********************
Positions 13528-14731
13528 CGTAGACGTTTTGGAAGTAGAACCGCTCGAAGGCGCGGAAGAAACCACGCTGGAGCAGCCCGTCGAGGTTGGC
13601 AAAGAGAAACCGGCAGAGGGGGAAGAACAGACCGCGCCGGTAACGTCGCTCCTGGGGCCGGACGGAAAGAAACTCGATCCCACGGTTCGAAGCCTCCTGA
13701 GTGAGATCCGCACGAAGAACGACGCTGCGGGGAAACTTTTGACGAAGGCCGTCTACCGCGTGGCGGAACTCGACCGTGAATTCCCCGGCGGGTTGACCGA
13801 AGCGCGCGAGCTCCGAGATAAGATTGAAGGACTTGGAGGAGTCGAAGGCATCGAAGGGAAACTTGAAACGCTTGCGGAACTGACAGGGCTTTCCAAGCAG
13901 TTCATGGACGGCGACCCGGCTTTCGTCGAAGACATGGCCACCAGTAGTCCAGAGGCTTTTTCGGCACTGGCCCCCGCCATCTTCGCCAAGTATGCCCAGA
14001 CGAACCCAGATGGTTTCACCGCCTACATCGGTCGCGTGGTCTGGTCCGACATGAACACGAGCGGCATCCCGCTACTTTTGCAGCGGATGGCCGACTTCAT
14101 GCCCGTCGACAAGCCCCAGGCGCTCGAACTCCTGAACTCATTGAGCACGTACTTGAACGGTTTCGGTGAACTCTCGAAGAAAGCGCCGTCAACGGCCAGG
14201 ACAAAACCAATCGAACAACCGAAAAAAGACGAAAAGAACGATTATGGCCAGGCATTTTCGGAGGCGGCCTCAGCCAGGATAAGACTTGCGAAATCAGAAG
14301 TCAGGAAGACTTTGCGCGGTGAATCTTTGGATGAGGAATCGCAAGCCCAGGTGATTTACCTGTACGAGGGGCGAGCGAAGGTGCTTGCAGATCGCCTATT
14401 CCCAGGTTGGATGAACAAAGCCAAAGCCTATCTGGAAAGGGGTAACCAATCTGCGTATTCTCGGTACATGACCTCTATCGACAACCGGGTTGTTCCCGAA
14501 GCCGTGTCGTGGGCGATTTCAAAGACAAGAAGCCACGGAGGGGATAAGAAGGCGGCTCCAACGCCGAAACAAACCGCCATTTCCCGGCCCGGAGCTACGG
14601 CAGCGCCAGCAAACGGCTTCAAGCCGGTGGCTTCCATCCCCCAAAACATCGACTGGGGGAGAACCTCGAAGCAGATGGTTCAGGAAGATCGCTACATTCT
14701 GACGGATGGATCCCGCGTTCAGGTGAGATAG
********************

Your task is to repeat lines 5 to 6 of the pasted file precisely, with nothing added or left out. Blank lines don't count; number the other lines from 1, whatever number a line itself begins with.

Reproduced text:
13801 AGCGCGCGAGCTCCGAGATAAGATTGAAGGACTTGGAGGAGTCGAAGGCATCGAAGGGAAACTTGAAACGCTTGCGGAACTGACAGGGCTTTCCAAGCAG
13901 TTCATGGACGGCGACCCGGCTTTCGTCGAAGACATGGCCACCAGTAGTCCAGAGGCTTTTTCGGCACTGGCCCCCGCCATCTTCGCCAAGTATGCCCAGA